Less frequently seen today, the 25 ACP is still used in concealable pistols, like the LWS Seecamp. The question is: is the 25 ACP a viable self-defense round, or has it been overshadowed by the .380?
U.S.A. -(Ammoland.com)- Pocket 380 pistols are today’s thing, as much as pocket 25 ACP handguns were yesteryear’s mainstay of many a self-defense regimen. Today we associate the “quarter bore” with cheap, throwaway pistols and a complete lack of power to do anything. For a long time, I have wanted to see tangible evidence for that reputation. What I received were hand-me-down stories and cliched one-liners.
Why should I care about the performance of a round few people use anymore? Well, the 25 is still more common than you might think. Millions of pistols come chambered for the puny round. Collecting vintage 25s and treating the gamut of pistols still in circulation as range jokers is fine, but there are a few legitimate reasons to know how the 25 would stack up if you had to use it.
Like myself, you might think the 25 to be a legitimate deep cover pistol. For others, the reasons are less about interest and more about circumstances that chose the 25 for you.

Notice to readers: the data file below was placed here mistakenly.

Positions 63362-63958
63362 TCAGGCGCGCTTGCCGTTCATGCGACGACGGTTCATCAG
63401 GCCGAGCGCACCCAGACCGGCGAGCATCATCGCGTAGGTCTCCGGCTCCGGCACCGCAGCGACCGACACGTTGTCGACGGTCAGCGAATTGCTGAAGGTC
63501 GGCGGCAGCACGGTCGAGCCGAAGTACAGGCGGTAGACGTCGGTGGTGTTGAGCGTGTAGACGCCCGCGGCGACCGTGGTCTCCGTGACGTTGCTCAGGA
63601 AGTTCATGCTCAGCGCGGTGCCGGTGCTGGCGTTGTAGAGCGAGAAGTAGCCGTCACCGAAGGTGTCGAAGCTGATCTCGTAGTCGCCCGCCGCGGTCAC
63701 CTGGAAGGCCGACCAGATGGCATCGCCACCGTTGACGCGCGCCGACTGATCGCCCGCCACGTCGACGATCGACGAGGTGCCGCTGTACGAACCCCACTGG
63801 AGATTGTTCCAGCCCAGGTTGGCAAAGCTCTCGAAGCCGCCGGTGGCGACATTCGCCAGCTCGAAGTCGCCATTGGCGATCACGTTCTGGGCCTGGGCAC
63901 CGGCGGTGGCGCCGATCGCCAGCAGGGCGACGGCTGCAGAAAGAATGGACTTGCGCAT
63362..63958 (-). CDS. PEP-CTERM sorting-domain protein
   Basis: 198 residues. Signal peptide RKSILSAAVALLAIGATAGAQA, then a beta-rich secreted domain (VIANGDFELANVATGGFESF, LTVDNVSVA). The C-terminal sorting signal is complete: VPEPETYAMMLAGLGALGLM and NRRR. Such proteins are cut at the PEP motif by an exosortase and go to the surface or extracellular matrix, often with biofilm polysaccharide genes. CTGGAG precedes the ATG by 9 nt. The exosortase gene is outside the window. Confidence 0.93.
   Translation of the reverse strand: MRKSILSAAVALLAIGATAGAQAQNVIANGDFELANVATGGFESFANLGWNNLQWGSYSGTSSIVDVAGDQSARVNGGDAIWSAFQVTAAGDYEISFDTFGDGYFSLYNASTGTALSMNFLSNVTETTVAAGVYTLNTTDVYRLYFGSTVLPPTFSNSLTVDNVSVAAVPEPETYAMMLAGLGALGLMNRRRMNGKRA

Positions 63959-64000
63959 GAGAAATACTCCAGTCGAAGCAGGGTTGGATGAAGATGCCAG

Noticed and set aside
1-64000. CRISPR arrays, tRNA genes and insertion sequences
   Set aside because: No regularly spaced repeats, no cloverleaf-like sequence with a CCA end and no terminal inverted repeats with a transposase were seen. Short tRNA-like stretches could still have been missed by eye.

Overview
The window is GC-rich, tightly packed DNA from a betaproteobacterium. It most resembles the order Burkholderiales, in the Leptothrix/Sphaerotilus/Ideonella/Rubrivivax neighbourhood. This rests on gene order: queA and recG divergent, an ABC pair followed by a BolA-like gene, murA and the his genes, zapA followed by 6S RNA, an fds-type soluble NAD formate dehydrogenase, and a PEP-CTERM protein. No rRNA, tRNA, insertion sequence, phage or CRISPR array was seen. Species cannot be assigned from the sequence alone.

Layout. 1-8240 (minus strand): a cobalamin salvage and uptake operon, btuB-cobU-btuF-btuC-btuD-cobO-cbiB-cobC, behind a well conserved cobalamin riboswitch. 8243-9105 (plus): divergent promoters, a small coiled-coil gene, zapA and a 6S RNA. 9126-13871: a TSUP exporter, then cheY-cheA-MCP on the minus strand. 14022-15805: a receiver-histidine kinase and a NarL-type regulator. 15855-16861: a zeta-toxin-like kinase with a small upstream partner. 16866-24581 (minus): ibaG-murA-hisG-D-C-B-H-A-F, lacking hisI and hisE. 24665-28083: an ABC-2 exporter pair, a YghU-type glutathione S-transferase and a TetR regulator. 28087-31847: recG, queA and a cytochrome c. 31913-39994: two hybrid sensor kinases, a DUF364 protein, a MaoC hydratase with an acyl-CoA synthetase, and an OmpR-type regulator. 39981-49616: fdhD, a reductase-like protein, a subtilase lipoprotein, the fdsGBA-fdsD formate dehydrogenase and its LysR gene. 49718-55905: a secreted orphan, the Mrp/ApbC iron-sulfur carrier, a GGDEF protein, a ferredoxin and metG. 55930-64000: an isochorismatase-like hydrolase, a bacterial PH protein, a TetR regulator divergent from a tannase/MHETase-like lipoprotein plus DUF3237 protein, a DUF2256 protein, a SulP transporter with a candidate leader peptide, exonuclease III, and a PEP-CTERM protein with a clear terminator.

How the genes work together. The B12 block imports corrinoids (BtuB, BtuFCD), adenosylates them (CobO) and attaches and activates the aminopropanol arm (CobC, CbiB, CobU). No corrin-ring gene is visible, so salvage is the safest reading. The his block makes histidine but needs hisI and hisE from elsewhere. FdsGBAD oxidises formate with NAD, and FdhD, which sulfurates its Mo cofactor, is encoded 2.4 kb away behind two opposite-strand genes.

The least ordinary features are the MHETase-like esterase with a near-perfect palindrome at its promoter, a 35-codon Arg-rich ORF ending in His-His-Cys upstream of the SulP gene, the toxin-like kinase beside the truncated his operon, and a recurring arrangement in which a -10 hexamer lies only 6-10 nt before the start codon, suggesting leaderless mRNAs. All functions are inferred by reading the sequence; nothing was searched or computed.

A Bit on the Cartridge
Concealed carry handguns are a fad that never fades. In the late 1890s, tiny 22 and 32 caliber revolvers were popular items for personal defense. By the early 1900s, semi-automatic pistols became more available and people soon wanted a pocket version to carry.
Fast firing, fast loading, you get the picture. But pocket pistols were a long way off from today’s popularity. In the heyday of firearms, the preference was to match a tiny cartridge to an oversized pistol.
John Browning broke this cycle when he developed his slide operated pistols and was quick to adopt a pocket version for his new tailor-made cartridge, the 25 ACP for the Browning M1905 pistol. The cartridge was reliable with its semi-rimmed case for sure extraction and a centerfire case to up it over the rimfire 22s that were so popular.